- Australia Trip Report: Introduction
- United 777 First Class: San Francisco – Honolulu
- Review: Hyatt Regency Waikiki Beach
- United Club Lounge + United Global First 747 Honolulu – Tokyo
- Thai Airways First Class A380 Tokyo – Bangkok
- Thai Airways Royal First Class Lounge & Spa Bangkok
- Thai Airways First Class 747 Bangkok to Sydney
- Christmas Eve on Darling Harbour
- Hotel Review: Park Hyatt Sydney Opera King Room
- Park Hyatt Sydney: Room Service and Breakfast at The Dining Room
- Sydney Opera House and Manly Beach
- Hotel Review: Hilton Sydney
- Air New Zealand Lounge + United 747 First Class: Sydney – San Francisco
- 6 Observations about Sydney
The ride to the Hyatt Regency was pretty long and drawn out, thanks to traffic and a driver who was either high or dumb. In any case, I arrived in one piece and decided to be nice and tip the guy. He looked surprised and I don’t even think he said thank you. No good deed…
I want to warn you ahead of time that it was my genius idea not to bring my camera on this trip to avoid having one more thing to lug around. And since the quality of photos taken by iPhones is totally overhyped, you’ll find some slightly blurry/grainy shots not even an Instagram filter could fix. And using a flash is just hideous, so apologies in advance.
My first impression of the Hyatt Regency was Maui meets Vegas in a trailer park. It’s incredibly run down and needs a power wash/paint job fast. First, you walk into the lobby, where you have a passage leading outside, one leading into the atrium, and an escalator sandwiched in between that takes you to the front desk. It’s not as impressive as the Hyatt Regency Maui by any long shot. Why they couldn’t fit a front desk somewhere into all the empty space on the first floor, I don’t know. Maybe that’s why I never made it into Architecture school.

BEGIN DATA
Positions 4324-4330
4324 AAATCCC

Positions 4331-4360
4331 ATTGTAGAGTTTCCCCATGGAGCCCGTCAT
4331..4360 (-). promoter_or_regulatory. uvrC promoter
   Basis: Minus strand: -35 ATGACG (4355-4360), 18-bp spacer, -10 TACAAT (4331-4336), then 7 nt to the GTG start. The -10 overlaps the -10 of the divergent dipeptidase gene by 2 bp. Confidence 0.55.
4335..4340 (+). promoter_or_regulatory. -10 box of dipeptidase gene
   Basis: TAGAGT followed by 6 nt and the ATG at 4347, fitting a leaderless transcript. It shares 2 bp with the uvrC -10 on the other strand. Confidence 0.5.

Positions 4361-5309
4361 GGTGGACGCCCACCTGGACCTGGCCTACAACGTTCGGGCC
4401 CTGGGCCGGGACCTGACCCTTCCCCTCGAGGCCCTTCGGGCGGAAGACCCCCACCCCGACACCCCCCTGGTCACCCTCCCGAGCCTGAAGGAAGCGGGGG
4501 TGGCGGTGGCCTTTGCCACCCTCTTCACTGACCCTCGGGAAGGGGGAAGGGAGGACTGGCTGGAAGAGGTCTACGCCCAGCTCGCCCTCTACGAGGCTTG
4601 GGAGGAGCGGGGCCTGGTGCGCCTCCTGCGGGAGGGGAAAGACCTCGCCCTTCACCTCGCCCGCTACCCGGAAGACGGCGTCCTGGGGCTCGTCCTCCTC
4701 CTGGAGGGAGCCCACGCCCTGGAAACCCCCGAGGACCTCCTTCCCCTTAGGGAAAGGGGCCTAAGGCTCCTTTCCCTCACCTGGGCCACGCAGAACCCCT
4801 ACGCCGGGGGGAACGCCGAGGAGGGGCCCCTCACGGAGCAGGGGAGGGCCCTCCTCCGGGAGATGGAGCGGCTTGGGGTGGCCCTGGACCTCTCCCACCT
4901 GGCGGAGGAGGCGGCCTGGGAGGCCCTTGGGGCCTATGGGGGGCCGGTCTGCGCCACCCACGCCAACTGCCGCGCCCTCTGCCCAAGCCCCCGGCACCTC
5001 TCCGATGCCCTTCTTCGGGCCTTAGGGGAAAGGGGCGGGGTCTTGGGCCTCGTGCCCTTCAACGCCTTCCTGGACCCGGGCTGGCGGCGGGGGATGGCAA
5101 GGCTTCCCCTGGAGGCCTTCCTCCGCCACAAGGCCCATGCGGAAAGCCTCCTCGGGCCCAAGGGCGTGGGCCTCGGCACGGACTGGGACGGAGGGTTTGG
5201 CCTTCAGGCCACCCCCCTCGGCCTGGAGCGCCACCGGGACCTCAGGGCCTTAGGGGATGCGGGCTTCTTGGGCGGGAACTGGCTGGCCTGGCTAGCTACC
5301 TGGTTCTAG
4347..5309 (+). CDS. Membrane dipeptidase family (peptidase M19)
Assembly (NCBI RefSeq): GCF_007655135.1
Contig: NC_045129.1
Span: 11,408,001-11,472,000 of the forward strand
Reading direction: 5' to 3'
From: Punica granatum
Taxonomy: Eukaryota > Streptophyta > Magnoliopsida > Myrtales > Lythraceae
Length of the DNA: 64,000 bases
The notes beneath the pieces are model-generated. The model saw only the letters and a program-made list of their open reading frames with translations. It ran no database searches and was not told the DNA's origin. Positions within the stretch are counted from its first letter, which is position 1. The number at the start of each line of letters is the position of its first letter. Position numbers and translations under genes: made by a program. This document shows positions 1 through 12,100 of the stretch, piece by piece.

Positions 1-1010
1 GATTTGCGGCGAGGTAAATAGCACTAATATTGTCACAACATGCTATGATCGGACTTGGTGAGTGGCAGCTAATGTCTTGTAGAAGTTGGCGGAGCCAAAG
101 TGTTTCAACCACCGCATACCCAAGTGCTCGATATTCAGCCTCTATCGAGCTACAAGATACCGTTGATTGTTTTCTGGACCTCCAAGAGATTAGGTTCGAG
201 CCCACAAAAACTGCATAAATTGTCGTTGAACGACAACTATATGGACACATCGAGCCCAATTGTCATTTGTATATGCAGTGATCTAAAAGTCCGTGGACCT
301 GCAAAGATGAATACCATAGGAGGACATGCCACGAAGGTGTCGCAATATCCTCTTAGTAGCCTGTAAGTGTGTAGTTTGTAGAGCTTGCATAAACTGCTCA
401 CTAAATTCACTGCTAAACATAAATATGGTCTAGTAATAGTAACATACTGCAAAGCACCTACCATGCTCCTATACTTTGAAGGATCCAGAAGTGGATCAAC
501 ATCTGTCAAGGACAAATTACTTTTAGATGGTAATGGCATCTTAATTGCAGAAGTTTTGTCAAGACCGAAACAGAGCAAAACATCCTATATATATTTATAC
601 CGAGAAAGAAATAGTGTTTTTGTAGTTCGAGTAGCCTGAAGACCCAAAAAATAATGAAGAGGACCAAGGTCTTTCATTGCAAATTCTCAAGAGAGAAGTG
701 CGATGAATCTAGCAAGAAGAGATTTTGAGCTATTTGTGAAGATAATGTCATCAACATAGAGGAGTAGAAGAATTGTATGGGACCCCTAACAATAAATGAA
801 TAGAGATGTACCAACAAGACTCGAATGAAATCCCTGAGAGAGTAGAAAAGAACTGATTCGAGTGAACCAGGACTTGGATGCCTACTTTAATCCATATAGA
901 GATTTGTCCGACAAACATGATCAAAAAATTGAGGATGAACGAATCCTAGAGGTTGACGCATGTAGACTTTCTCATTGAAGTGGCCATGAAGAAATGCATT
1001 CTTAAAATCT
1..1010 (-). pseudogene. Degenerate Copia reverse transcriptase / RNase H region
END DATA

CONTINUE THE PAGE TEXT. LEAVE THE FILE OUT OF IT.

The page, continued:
I took the escalator upstairs, made a right, and continued down a hall for a bit until I hit the front desk. The layout of the hotel and the check-in desk’s location is really impractical. As a whole, the hotel looks very similar to the Hyatt Regency Maui (especially the hallways and shops), but is in definite need of an upgrade.
There was a short line at check-in, though Diamond check-in was free. The agent welcomed me, acknowledged my status, and explained my Diamond benefits to me. I didn’t score an upgrade, which was fine on a one-night stay. I picked 1,000 points as my welcome amenity and after receiving a lei, I was out of there.
Before heading to the elevator, I made a quick stop at the window next to the front desk, which had a nice view of the beach. At least one photo turned out right.
Getting from the elevator to the room was like walking through a maze. The hallway splits into two and then three more directions, and another maze, until I finally made it to my room in a far corner, cramped next to two other doors. I have no idea how they fit two other rooms next to mine.
I had booked a standard room, which was pretty spacious. The tv was on, with the ukulele playing on the hotel’s channel. It was a nice touch. The room was clean, though a bit run down. The balcony had a table and two chairs with a view of the street. At least there was a pretty rainbow…